Adverse safety events—some that lead to serious harm—occur every day, affecting people across entire health systems. The ability to collect and analyze this data is crucial for preventing future incidents and improving patient safety. Yet, according to a 2008 study, “only 13% [of U.S. hospitals] have broad staff involvement in reporting adverse events.”
With a full schedule of patients and life-or-death situations a part of daily life in hospitals, reporting efforts, not surprisingly, may end up taking a back seat. Sometimes, however, the issues that impact reporting run deeper. Hospital staff may fear repercussions from reporting safety events. In other instances, the reporting process may be so convoluted and time consuming that, despite good intentions, staff is discouraged from doing so. Or maybe, the biggest issue comes after reporting, with hospitals failing to share or apply healthcare analytics in a way that positively impacts the quality of care provided and makes staff feel a part of something bigger.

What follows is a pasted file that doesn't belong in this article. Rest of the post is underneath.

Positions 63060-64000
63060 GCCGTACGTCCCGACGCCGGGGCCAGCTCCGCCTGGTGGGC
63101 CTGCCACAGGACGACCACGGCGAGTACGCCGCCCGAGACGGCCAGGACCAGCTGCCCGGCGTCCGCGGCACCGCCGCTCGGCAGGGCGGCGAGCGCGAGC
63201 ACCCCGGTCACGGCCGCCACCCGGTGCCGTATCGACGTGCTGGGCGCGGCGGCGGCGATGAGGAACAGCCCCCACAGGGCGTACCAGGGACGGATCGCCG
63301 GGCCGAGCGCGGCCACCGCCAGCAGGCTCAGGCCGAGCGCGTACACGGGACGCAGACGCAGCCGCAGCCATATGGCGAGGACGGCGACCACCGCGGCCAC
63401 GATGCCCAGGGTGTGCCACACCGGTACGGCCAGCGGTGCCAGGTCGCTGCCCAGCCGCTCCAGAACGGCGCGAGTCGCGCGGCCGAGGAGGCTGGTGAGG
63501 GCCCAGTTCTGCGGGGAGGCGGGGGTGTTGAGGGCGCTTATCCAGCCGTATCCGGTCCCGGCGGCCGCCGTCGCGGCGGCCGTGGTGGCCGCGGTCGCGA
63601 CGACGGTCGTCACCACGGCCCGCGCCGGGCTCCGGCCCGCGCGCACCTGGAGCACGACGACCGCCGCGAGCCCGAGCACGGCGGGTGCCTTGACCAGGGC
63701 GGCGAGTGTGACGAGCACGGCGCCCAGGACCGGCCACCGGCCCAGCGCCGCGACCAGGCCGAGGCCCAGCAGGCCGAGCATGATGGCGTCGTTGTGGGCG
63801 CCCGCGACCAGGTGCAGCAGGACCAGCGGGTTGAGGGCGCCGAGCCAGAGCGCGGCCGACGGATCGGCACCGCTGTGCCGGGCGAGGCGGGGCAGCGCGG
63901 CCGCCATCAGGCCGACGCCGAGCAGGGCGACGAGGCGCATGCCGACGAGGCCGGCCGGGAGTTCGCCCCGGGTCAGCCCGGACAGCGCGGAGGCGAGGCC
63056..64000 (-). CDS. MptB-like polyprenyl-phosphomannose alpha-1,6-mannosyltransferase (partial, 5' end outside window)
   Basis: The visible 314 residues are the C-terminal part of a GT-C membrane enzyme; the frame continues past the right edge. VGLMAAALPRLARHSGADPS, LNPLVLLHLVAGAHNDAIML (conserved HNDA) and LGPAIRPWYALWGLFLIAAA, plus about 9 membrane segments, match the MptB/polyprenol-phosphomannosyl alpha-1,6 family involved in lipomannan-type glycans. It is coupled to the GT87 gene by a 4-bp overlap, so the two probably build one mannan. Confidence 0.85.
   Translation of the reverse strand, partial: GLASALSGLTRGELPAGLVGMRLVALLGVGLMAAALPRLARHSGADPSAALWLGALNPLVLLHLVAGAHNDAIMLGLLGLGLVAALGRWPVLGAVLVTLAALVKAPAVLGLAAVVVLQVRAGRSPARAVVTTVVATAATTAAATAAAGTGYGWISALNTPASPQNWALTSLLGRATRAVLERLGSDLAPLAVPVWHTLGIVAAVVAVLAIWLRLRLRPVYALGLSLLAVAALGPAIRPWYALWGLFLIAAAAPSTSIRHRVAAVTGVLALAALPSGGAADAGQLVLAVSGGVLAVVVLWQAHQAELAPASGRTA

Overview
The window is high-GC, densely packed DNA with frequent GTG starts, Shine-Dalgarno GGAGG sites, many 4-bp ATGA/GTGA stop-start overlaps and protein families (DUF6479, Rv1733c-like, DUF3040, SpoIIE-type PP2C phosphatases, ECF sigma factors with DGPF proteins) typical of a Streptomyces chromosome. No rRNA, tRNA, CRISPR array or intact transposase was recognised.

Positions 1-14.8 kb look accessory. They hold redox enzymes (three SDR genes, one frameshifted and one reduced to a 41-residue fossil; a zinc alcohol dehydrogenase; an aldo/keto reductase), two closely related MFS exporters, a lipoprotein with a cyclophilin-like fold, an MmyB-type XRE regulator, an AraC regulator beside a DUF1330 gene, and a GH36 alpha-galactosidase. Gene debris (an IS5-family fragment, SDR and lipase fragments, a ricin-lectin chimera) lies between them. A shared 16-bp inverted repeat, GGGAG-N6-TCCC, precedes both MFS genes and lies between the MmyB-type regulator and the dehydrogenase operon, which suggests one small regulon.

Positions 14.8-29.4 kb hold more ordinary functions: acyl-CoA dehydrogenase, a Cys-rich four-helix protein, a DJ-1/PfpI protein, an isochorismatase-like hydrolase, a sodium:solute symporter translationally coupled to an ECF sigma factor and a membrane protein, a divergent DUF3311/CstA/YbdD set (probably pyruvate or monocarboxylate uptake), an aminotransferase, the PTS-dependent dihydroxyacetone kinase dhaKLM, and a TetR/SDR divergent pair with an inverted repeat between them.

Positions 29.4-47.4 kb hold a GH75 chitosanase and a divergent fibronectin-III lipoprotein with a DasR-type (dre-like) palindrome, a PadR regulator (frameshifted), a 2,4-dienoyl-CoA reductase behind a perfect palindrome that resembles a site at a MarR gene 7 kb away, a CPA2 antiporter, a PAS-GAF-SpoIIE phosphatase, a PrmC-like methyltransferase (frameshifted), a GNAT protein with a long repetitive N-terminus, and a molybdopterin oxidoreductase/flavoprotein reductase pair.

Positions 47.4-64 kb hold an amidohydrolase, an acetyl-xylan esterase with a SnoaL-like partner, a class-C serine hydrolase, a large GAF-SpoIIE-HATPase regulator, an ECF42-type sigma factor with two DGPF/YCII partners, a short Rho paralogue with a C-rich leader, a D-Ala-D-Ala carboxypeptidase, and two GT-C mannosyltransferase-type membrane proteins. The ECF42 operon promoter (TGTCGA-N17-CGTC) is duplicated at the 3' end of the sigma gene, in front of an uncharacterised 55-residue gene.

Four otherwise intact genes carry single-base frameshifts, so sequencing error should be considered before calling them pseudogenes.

No matter the reason, any issue that negatively impacts patient safety event reporting has consequences for every person associated with a hospital or health system—especially the patients. In fact, the ECRI Institute listed “standardizing safety efforts across large health systems” as one of the top 10 patient safety concerns for 2019. Even events that seem minor have the potential to result in grave harm. The Joint Commission reported medication error and product and device events in the list of top 10 most frequently reported sentinel events in hospitals in 2018.